The Loudoun library offers a 1book 1community program yearly (and gives out free copies of a book), but this is the first time I’ve taken advantage. I just read this year’s book: Jarrett Krosoczka’s graphic memoir, Hey, Kiddo. I love to read memoirs and I especially love graphic memoirs. In this book, Jarrett goes in depth regarding his childhood with an unorthodox family situation and his relationship with his mother who was addicted to heroin. Jarrett is an excellent story teller through both his words and pictures, and he is bravely vulnerable, in a way that Brene Brown would approve. I can relate deeply to his story, as could anyone who survived a loss during their upbringing. Be warned though, this book may inspire you to write your own graphic memoir about your childhood memories (and I hope it does so I can read it!). I really really want to do that now, however, I can’t draw. So that’s a minor problem.
I am so so thankful that he shared his story, and I want to share the book with all the teens I know, especially the artistic ones. He reminds me how precious our memories are, especially when they are memories of people we have lost.
I just did some online digging on Jarrett, viewed his TED Talk, and put copies of 4 of his children’s books on hold at the library so Maia and I can enjoy them together. Thank you Jarrett, and thank you Loudoun County Public Library!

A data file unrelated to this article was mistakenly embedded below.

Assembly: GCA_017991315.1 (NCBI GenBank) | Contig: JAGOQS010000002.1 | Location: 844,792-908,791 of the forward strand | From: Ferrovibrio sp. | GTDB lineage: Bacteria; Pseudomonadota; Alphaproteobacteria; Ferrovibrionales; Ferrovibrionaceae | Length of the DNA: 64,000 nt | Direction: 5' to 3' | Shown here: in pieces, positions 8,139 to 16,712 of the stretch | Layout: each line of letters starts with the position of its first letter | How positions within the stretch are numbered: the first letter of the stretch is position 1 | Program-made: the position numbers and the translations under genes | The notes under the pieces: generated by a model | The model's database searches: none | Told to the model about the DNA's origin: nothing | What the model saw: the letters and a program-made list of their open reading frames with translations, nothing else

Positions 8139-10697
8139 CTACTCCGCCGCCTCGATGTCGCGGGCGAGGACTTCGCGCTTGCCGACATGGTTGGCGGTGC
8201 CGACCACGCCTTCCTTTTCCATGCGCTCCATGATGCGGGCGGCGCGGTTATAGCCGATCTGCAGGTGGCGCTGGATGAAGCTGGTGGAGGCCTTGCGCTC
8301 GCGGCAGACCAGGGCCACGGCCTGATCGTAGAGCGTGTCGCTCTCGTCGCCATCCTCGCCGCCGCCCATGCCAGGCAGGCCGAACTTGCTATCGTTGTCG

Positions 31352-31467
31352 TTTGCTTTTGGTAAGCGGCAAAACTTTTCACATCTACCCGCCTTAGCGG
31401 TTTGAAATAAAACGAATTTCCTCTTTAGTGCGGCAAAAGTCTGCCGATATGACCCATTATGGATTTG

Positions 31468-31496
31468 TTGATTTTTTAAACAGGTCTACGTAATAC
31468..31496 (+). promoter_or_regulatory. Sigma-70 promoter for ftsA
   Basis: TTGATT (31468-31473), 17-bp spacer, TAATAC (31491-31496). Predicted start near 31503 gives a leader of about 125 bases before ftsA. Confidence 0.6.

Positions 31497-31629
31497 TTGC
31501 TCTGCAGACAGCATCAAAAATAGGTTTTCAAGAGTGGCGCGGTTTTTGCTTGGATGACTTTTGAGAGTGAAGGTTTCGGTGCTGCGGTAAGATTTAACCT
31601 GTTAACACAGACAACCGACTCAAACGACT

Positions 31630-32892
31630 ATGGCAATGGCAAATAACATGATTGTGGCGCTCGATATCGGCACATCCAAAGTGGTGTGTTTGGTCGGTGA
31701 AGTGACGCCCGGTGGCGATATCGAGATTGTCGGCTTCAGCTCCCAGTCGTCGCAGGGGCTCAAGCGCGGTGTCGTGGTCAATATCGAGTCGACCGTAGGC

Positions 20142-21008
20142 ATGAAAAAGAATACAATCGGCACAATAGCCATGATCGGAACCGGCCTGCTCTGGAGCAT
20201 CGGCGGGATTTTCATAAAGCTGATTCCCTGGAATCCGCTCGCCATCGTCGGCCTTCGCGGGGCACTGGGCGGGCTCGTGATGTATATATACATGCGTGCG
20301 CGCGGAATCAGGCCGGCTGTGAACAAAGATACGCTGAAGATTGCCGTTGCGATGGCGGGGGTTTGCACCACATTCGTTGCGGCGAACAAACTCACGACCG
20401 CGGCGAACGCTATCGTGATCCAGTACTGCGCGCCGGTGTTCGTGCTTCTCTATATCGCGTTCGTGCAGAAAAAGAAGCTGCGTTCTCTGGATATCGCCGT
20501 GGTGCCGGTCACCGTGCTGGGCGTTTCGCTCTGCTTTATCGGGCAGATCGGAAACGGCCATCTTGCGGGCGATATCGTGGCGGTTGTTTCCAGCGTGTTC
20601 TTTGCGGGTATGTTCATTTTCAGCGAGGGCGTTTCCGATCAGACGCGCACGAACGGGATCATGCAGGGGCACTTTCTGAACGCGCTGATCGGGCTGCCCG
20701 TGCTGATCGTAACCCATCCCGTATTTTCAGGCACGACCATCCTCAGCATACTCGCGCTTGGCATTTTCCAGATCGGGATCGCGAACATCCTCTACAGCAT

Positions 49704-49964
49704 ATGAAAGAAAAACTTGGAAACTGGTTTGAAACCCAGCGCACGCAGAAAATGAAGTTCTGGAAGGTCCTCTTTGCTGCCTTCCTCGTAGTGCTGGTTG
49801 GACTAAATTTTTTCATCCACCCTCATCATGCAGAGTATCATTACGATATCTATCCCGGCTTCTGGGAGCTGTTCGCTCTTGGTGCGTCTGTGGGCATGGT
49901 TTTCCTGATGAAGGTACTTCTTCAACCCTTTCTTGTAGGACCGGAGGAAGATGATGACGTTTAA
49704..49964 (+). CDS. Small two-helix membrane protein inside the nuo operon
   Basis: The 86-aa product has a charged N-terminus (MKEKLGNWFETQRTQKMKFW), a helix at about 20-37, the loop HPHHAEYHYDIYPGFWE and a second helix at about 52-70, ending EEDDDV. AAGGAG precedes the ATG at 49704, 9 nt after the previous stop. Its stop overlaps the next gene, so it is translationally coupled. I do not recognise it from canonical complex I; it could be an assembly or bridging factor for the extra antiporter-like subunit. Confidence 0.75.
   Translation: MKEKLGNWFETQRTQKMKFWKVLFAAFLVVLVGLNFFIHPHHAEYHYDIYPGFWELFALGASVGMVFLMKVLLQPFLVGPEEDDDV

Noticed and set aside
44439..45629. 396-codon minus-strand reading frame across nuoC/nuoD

I never hesitate to praise the value of napping. I napped excessively during pregnancy. Even recently, I usually nap at the same time as my 2 year old – around 2-4pm EVERY DAY. After a morning of toddler life, I recline on the couch with a book and read until I fall asleep. If I have an hour and a half, I can enjoy a luscious nap and a bit of reading. My kitty, Amber, comes and naps with me. Then I wake up, often to an alarm, and, 3x a week, go to work for the evening.
If you know me, you also might know that I haven’t slept well at night for quite some time. Since Maia started sleeping through the night when she was 5 months old, I just kept waking up, even though my services were no longer needed. I was often hungry, so I would get a snack; ideally one I could eat while in a supine position, and read in bed. Brian would turn on his side away from the light and often put the covers over his head. I’d be up for about an hour, sometimes more.
So, about a year ago, I asked my doctor about sleep meds, and she proscribed one. I was nervous about taking it while nursing, and then I was worried about being too groggy to practice yoga in the morning, so I often just took half a pill, or took a full pill when I knew I needed to get up for something in particular, like a quarterly Saturday morning when I had to work. Nights when I went without, I was up even longer than an hour. My nightly wake-up wasn’t particularly distressing. I was reading books and enjoying them, not worrying at night, and then I recouped my sleep hours with my daily nap. It wasn’t ideal, but I didn’t have a lot of motivation or energy to try to change anything. It was not ideal, but it was functional. It was “working.”
Last week, though, I decided I was done with it. My motivation? My yoga practice. Days when I could get up in the morning to practice were great days. I was doing postures in the Ashtanga primary series that I never imagined would be accessible to me, and actually enjoying them. I felt good about myself because I was exercising. I wanted to feel that way every day, or at least several times a week. I had tried having a half cup of coffee in the morning, and a full Starbucks Grande Vanilla Latte of deliciousness; even when caffeinated, I still wanted, and took the nap.